$T_{dai}$ A variable with distribution function Fdai(t) denoting the minimum holding time of other components (in addition to the VNF running on the ith OS) from healthy to degradation state after the ith primary host OS suffering from aging. E A -

a)Type of distribution function that a random variable follows. E denotes exponential.
b)Type of holding time denoted by the random variable. A denotes aging time.
c)Setting of the variables depends on the other variables.


Table 4. Definitions of variables denoting holding time
Symbol Definition Distributiona) Typeb) Default values
$T_{avi}$ A variable with distribution function $F_{avi}$(t) denoting the holding time of the ith VNF from healthy to degradation state. E A 15–16 months
$T_{aoi}$ A variable with distribution function $F_{aoi}$(t) denoting the holding time of the ith primary host OS from healthy to degradation state. E A 17–18 months
$T_{fvi}$ A variable with distribution function $F_{fvi}$(t) denoting the holding time of the ith VNF from degradation to failed state. G Fa 14–15 months
$T_{foi}$ A variable with distribution function $F_{foi}$(t) denoting the holding time of the ith primary host OS from degradation to failed state. G Fa 15–16 months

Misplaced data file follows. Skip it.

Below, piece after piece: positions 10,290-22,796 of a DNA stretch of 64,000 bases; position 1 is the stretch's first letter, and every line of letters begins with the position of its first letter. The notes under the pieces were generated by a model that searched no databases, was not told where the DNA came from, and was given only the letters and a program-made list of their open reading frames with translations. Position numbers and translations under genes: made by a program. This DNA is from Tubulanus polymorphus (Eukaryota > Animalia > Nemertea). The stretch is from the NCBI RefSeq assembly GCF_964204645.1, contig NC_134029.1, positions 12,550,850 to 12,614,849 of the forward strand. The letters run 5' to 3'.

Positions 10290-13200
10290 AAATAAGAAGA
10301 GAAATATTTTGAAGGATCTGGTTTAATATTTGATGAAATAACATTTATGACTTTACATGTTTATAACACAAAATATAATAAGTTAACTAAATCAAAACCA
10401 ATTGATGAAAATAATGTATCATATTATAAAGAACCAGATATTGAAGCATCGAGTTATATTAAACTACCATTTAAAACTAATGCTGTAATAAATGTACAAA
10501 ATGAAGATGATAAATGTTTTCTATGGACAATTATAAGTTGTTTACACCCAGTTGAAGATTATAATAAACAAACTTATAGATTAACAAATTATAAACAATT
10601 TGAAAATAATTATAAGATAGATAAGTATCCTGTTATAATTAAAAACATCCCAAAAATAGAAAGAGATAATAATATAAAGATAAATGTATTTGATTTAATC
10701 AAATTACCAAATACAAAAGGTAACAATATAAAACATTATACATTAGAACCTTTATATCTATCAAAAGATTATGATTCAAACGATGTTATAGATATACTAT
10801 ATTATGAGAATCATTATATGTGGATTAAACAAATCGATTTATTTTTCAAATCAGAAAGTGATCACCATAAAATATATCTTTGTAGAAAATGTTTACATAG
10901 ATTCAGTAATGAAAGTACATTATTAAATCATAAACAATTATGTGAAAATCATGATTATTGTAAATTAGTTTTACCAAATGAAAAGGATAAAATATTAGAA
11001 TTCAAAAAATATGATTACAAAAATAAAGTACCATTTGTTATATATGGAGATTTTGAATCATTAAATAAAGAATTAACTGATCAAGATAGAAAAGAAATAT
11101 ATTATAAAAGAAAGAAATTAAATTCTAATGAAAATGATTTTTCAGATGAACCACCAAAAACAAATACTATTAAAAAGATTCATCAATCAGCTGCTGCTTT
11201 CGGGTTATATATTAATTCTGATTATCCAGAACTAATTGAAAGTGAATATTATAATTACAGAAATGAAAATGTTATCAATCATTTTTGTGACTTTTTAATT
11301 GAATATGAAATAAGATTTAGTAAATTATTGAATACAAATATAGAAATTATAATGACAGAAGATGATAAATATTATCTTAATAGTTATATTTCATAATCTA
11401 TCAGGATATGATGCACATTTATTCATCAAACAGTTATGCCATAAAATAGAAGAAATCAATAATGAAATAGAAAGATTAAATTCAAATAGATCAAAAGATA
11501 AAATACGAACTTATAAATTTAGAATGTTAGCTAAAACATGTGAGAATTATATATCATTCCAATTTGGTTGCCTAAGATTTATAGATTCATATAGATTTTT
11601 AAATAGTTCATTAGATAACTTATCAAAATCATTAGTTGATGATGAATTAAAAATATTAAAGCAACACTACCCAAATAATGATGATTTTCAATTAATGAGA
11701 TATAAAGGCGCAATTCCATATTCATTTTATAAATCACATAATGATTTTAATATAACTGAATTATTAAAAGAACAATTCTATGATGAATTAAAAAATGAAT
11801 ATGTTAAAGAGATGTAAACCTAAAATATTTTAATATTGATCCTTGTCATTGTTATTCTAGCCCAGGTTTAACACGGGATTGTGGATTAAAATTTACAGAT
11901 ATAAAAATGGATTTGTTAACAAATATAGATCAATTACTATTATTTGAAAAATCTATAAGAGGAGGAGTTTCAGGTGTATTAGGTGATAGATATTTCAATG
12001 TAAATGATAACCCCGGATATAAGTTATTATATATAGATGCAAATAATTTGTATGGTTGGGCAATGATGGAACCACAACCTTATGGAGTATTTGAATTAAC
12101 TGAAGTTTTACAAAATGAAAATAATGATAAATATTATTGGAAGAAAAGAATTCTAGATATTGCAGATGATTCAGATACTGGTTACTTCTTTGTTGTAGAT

$T_{rvi}$ A variable with distribution function $F_{rvi}$(t) denoting the holding time of the ith VNF from failover to healthy state. G Fa 8–10 Seconds [13]
$T_{roi}$ A variable with distribution function $T_{roi}$(t) denoting the holding time of the ith primary host OS from migration to healthy state. G M 30–40 seconds
$T_{Roi}$ A variable with distribution function $T_{Roi}$(t) denoting the holding time of rebooting the ith primary host OS. G O 1–1.5 minutes
$T_{RS}$ A variable with distribution function $T_{RS}$(t) denoting the holding time of restarting all VNFs. G V 10–20 seconds [13]
$T_{RO}$ A variable with distribution function $T_{RO}$(t) denoting the holding time of rebooting all OS’s. G O 1–2 minutes
$T_R$ A variable with distribution function $T_R$(t) denoting the holding time of SFC system from (Fo1,…,Fon,Fv1,…,Fvn) to (Ho1,…,Hon,Hv1,…,Hvn). G Fi 0.8–1.2 hours [13]